Why Ox­ford asks its ap­pli­cants ‘would you run a red light?’

Uni­ver­sity re­leases sam­ple ques­tions for in­ter­vie­wees Test of how philo­soph­i­cal or le­gal po­si­tion is jus­ti­fied

The Guardian - - NATIONAL - Sally Weale Ed­u­ca­tion cor­re­spon­dent

Ef­forts by Ox­ford Uni­ver­sity to elu­ci­date its in­ter­view process and soothe anx­ious ap­pli­cants’ nerves got un­der way this week with the an­nual re­lease of sam­ple ques­tions and – cru­cially – the an­swers.

Law can­di­dates could find them­selves be­ing asked at in­ter­view: “Should it be il­le­gal to run a red light in the mid­dle of the night on an empty road?” Those ap­ply­ing to study mod­ern lan­guages might be asked: “What do we lose if we only read a for­eign work of lit­er­a­ture in trans­la­tion?”

Stu­dents of medicine could be asked to put the fol­low­ing coun­tries in or­der of crude mor­tal­ity rate: Bangladesh, Ja­pan, South Africa, UK. Phi­los­o­phy can­di­dates might be asked to re­flect on the in­di­vid­ual moral­ity of air travel.

The next round of ap­pli­ca­tions is about to be­gin with the Oxbridge dead­line on Sun­day. Can­di­dates with a suc­cess­ful writ­ten ap­pli­ca­tion will be in­vited for in­ter­view in De­cem­ber. At Ox­ford just over half of all ap­pli­cants will be in­ter­viewed, com­pared with 75% at Cam­bridge.

Stu­dents are en­cour­aged to re­gard the in­ter­view as a short con­ver­sa­tion tu­to­rial about their sub­ject. On av­er­age, it takes about 20 min­utes.

Dr Sam­ina Khan, di­rec­tor of ad­mis­sions and out­reach at Ox­ford, said as well as sam­ple ques­tions, can­di­dates could pre­pare by look­ing at mock in­ter­views on­line. “We know many prospec­tive ap­pli­cants are wor­ried about be­ing in an un­fa­mil­iar place and be­ing ques­tioned by peo­ple they have not met – so to help stu­dents to be­come fa­mil­iar with the type of ques­tions they might get asked we re­lease real ex­am­ples.”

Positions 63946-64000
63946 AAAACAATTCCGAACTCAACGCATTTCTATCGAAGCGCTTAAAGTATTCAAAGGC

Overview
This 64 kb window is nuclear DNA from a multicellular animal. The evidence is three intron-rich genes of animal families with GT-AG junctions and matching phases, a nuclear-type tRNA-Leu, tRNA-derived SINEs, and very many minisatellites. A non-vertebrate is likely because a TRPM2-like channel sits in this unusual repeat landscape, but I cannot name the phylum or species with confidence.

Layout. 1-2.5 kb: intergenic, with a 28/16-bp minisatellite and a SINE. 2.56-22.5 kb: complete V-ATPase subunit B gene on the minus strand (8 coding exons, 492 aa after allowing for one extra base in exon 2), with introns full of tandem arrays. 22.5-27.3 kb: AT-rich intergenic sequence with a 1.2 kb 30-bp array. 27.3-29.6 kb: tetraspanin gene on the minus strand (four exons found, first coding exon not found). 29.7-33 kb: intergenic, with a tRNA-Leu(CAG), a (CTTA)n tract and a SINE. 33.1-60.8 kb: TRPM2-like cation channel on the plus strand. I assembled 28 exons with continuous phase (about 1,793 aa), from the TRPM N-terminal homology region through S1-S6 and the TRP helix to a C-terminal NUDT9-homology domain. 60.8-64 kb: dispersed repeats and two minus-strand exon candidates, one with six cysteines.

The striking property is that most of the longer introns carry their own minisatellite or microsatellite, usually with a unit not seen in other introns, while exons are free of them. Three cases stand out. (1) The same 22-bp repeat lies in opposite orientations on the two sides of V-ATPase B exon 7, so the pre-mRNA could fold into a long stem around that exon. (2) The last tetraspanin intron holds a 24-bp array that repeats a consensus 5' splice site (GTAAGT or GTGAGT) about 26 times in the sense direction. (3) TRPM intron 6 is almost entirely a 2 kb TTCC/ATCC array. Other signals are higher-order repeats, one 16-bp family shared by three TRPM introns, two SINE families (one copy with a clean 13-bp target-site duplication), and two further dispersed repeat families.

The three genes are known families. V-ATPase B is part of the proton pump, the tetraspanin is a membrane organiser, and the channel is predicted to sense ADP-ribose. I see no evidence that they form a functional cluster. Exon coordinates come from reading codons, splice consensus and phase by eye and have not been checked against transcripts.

Often there is no right or wrong an­swer. On the le­gal­ity of run­ning a red light in the mid­dle of the night, Jon Her­ring, pro­fes­sor of law at Ex­eter Col­lege, ex­plained he was in­ter­ested not only in what the can­di­date thinks the law should be but in their ca­pac­ity to jus­tify their po­si­tion.

“A can­di­date might say that if no one was harmed by run­ning the light, then it wouldn’t hurt to run it so it shouldn’t be il­le­gal. This would be sug­gest­ing that the law is based on pre­vent­ing harm. We might then ex­plore whether this is the only pur­pose or the dom­i­nant pur­pose of the law, and how that might shape how le­gal rules need to be con­structed.”

On the ques­tion about for­eign lit­er­a­ture, Jane Hid­dle­ston, also a pro­fes­sor at Ex­eter Col­lege, said: “We don’t do this with the ex­pec­ta­tion that they have al­ready read any par­tic­u­lar works, but in or­der to get a sense of why they think it is worth study­ing lit­er­a­tures in for­eign lan­guages. “Oc­ca­sion­ally can­di­dates are able to give ex­am­ples of fa­mous lines or quo­ta­tions that risk be­ing mis­read when trans­lated into English.”

The sam­ple ques­tion for PPE (phi­los­o­phy, pol­i­tics and eco­nom­ics) reads: “I agree that air trans­port con­trib­utes to harm­ful cli­mate change. But whether or not I make a given plane jour­ney, the plane will fly any­way. So there is no moral rea­son for me to not travel by plane.”

Po­ten­tial stu­dents are not be­ing tested on their knowl­edge of phi­los­o­phy, said Cé­cile Fabre, pro­fes­sor at All Souls Col­lege, but on think­ing crit­i­cally about the is­sue of in­di­vid­u­als’ re­spon­si­bil­ity for harm­ful col­lec­tive ac­tion. “I would also push them to think about other cases: for ex­am­ple, the bomb­ing of Dres­den,” she said, the thought be­ing that if one bomber fewer makes no dif­fer­ence to the out­come, why not go?

On the ques­tion for stu­dents of medicine, Prof An­drew King said most can­di­dates would ex­pect Bangladesh or South Africa to have the high­est crude mor­tal­ity rate. In fact Ja­pan does be­cause its pop­u­la­tion is older. Bangladesh has a lower mor­tal­ity rate be­cause of its young pop­u­la­tion.

A ruler, sub­ject of one ques­tion, as is the lion’s mane and Corona­tion Street. Below, an Ox­ford grad­u­ate – the fi­nal prod­uct of the uni­ver­sity

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